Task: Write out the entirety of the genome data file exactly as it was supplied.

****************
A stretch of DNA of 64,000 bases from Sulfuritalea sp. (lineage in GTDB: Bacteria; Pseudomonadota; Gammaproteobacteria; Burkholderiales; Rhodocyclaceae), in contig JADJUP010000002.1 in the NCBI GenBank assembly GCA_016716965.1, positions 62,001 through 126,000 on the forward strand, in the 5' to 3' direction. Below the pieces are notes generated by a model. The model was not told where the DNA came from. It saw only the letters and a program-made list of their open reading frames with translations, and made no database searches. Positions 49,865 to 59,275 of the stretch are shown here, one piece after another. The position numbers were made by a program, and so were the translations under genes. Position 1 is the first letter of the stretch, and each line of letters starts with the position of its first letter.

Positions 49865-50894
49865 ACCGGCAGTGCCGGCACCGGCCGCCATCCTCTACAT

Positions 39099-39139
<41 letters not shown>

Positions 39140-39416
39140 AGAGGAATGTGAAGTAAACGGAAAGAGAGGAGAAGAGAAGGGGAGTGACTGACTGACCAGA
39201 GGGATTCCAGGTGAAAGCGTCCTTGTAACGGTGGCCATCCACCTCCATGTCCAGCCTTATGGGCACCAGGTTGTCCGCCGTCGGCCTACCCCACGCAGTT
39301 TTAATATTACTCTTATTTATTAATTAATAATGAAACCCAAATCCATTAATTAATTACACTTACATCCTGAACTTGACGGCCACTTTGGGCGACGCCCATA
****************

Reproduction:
A stretch of DNA of 64,000 bases from Sulfuritalea sp. (lineage in GTDB: Bacteria; Pseudomonadota; Gammaproteobacteria; Burkholderiales; Rhodocyclaceae), in contig JADJUP010000002.1 in the NCBI GenBank assembly GCA_016716965.1, positions 62,001 through 126,000 on the forward strand, in the 5' to 3' direction. Below the pieces are notes generated by a model. The model was not told where the DNA came from. It saw only the letters and a program-made list of their open reading frames with translations, and made no database searches. Positions 49,865 to 59,275 of the stretch are shown here, one piece after another. The position numbers were made by a program, and so were the translations under genes. Position 1 is the first letter of the stretch, and each line of letters starts with the position of its first letter.

Positions 49865-50894
49865 ACCGGCAGTGCCGGCACCGGCCGCCATCCTCTACAT

Positions 39099-39139
<41 letters not shown>

Positions 39140-39416
39140 AGAGGAATGTGAAGTAAACGGAAAGAGAGGAGAAGAGAAGGGGAGTGACTGACTGACCAGA
39201 GGGATTCCAGGTGAAAGCGTCCTTGTAACGGTGGCCATCCACCTCCATGTCCAGCCTTATGGGCACCAGGTTGTCCGCCGTCGGCCTACCCCACGCAGTT
39301 TTAATATTACTCTTATTTATTAATTAATAATGAAACCCAAATCCATTAATTAATTACACTTACATCCTGAACTTGACGGCCACTTTGGGCGACGCCCATA